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Islamic fundamentalists jailed for trying to set ablaze publisher's house in London

By Super Admin
Google Oneindia News

London, July 8 (ANI): Three Islamic fundamentalists have been jailed for an arson attack on the home of a London-based publisher who planned to publish a novel about the Prophet Muhammad and his child bride.

Fundamentalists doused the door of Martin Rynja's home with diesel and set ablaze after discovering that he intended to publish Sherry Jones's novel The Jewel of Medina, an "offensive" book about the prophet, The Times reports.

The attack on the home of Rynja has been compared to the campaign against the publication of Salmon Rushdie's The Satanic Verses.

The arson was led by Ali Beheshti, who was photographed three years ago at a London protest with his baby daughter dressed in a pink bonnet bearing the slogan "I love al-Qaeda".

Undercover police followed Beheshti and the other attackers for several weeks and saw them monitoring the publisher and trying to avoid detection by changing their clothes.

Beheshti, 41, and Abrar Mirza, 23, admitted conspiracy to commit arson, being reckless as to whether life was endangered. Abbas Taj, 30, was convicted of the same offence at Croydon Crown Court in May.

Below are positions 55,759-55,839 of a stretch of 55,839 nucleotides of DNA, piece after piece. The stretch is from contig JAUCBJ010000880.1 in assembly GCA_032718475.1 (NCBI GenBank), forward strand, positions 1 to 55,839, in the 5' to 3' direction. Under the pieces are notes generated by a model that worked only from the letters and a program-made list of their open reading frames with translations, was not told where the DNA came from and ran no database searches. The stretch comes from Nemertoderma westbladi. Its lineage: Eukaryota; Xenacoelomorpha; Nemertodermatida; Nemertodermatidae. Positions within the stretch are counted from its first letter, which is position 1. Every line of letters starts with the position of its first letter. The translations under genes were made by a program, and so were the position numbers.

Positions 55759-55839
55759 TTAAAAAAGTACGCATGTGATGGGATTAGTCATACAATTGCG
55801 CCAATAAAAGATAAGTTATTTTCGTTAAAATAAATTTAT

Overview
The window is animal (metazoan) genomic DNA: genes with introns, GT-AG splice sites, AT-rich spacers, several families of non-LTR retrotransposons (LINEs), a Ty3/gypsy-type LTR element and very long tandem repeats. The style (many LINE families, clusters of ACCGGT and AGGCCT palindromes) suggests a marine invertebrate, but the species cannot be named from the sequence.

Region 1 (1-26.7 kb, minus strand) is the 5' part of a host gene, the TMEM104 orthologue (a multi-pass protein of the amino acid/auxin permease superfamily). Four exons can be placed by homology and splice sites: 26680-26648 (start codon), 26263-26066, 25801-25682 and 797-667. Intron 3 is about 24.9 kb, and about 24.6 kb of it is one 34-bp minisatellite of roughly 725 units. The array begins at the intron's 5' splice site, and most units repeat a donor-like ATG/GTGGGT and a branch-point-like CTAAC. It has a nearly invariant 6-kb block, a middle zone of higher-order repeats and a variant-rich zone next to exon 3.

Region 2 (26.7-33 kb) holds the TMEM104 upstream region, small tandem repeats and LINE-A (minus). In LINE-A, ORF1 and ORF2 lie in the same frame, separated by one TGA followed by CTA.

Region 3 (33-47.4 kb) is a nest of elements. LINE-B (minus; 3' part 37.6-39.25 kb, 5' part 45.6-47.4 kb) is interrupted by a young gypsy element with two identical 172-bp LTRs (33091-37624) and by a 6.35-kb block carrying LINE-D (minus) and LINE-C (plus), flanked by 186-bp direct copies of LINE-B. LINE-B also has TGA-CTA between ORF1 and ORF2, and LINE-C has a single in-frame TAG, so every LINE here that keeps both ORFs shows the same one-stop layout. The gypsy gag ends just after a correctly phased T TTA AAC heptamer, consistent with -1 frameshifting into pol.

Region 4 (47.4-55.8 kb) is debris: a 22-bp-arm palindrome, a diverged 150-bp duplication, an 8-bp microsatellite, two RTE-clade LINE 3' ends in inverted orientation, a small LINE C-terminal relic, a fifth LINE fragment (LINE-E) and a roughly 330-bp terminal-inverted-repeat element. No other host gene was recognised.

Justice Rafferty, sitting at the Royal Courts of Justice, sentenced each of them to four and a half years in jail, saying: "If you choose to live in this country, you live by its rules."

The judge described Rynja as "a principled" man who had "exercised critical judgment on a literary work and stood up to be counted, knowing that publishing it put him at risk".

Rynja's publishing company, Gibson Square Books, bought the rights to the novel after Random House dropped plans to publish it, fearing "acts of violence".

Jones, an American author, had insisted that her book was respectful towards Islam and Rynja said he felt that its publication was part of a liberal democracy.

Andrew Hall, QC, said in mitigation for Beheshti that the arson attack was "an act of protest born of the publication of a book felt by him and other Muslims to be disrespectful, provocative and offensive.

"He wishes me to say now, publicly, that he considers his conduct to have been misguided, disproportionate and counter-productive," he added. (ANI)

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